An excellent example of the revolt could be the marching of the ladies of Paris to Versaille and taking the king, queen, and prince back to Paris with them during the French revolution. They had done it after hearing a rumour of a stockpile of bread that was being held by the king at Versaille7. In this case these women were not engaged in a revolution, but more in a revolt. So, there is a vast difference between the action of creative revolution, and the action of revolt within society.
Thus, the assessment of the Fronde is not fair, as revolution is certainly better, as it is born of understanding of the whole structure. Its action produces waves, which are able to create quite a different civilisation. And even if they fail, we can't dismiss the prospect of revolution and the reasons of failure until we carefully examine the movements. Individual revolts are bound to fail and it is hardly surprising that these revolts did not go farther they don't have the support of the majority, besides they are often badly thought over. And revolutions usually are of a great standard, expressing the wish of the masses and including a large number of forces. Every new revolution take new and unpredictable forms, leading to positive changes or establishing new forms of ruling.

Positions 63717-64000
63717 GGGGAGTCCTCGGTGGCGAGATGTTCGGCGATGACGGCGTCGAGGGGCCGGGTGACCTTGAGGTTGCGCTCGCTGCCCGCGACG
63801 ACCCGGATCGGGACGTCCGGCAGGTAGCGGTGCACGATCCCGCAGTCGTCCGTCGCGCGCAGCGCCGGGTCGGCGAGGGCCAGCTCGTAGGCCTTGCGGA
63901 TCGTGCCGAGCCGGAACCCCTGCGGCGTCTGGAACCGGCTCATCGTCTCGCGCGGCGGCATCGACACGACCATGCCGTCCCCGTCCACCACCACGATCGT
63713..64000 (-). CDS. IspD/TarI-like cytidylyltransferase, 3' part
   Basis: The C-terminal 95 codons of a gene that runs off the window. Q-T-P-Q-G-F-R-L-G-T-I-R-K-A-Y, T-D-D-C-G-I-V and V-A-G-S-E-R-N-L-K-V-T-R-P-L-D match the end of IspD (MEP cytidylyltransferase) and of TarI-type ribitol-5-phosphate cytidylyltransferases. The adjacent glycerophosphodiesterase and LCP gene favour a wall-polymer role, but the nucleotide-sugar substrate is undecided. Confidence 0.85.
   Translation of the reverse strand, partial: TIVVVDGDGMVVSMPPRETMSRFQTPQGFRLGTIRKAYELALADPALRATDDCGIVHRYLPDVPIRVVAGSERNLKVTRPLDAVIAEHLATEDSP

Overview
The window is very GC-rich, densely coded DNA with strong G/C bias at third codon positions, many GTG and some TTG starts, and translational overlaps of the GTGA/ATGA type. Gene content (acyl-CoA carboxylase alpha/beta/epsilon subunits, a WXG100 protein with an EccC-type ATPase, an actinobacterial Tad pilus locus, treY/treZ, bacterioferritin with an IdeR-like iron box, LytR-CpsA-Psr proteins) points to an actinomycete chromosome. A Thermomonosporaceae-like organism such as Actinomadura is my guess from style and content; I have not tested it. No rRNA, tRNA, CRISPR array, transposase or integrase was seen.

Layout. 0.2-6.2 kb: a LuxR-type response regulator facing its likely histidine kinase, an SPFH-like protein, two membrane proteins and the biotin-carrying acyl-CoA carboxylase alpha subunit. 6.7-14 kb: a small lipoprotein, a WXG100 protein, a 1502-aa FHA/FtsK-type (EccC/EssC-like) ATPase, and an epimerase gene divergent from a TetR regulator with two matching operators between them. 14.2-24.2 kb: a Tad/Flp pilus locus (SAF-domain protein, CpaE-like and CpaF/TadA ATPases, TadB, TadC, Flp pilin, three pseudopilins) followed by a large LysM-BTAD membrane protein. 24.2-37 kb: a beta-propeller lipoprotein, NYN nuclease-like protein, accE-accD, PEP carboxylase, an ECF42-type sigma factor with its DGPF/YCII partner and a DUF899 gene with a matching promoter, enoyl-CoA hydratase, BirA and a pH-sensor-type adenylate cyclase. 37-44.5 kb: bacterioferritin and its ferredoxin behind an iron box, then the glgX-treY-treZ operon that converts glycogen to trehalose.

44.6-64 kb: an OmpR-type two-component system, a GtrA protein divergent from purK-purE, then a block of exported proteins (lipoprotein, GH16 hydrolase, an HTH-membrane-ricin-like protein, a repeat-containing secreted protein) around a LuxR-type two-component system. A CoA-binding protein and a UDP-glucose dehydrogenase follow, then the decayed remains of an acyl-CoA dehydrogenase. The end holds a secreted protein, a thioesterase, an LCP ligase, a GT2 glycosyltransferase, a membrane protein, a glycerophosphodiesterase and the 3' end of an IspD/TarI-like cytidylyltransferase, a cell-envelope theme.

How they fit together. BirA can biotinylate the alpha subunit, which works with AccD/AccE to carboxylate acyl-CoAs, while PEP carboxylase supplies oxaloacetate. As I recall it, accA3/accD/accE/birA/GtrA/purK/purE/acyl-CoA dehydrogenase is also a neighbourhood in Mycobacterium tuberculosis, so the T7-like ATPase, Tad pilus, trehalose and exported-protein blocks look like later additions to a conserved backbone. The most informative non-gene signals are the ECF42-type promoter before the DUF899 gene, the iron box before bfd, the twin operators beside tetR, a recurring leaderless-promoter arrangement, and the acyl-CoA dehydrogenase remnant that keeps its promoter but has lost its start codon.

In short, a revolution breaks down the social constraints, which underlie so much of what is considered "mental illness", freeing people to discover their own meanings, methods of thinking and feeling. In fact, it gives people freedom. And freedom belongs to the individual, and as such it certainly resides in individual responsibility to oneself and in free association with others. Thus, there can be no obligations, no debts, only choices of how to act. Revolution remains a better choice for improvements and changes.
1. Wendy Gibson. A Tragic Farce: the Fronde (1648-1653), 1998. pp. 27-38.
2. Moote A.L. The Revolt of the Judges: The Parliament of Paris and the Fronde, 1643-1652. (1972), pp. 2-7.
4. Commonweal, Volume 2, Number 21, 5 June 1886, p. 77.
5. Roger Chartier (trans. Lydia Cochrane), The Cultural Origins of the French Revolution (Durham, 1991), pp. 124-8.
6. Ibid, pp. 127-128.
1. Burke P., The Fabrication of Louis XIV. New Haven and London, 1992.
2. Commonweal, Volume 2, Number 21, 5 June 1886, p. 77.
3. Chartier R. (trans. Lydia Cochrane), The Cultural Origins of the French Revolution (Durham, 1991), pp. 124-8.
4. Gibson W. A Tragic Farce: The Fronde (1648-1653), 1998, pp. 23-148.
5. Hanley S., The Lit de Justice of the Kings of France: Constitutional Ideology in Legend, Ritual, and Discourse. Princeton, 1983.
6. Kantorowicz E., The King's Two Bodies: A Study in Medireview Political Theology. Princeton, 1957.
7. Knabb K. (ed. and trans.), Situationist International Anthology. Bureau of Public Secrets, 1981, p. 81.
8. Marin L. (trans. Martha M. Houle), Portrait of the King. Minneapolis, 1988.
9. Maza S., Private Lives and Public Affairs: the Causes Celebres of Prerevolutionary France. Berkeley and Los Angeles, 1993, pp. 167-211.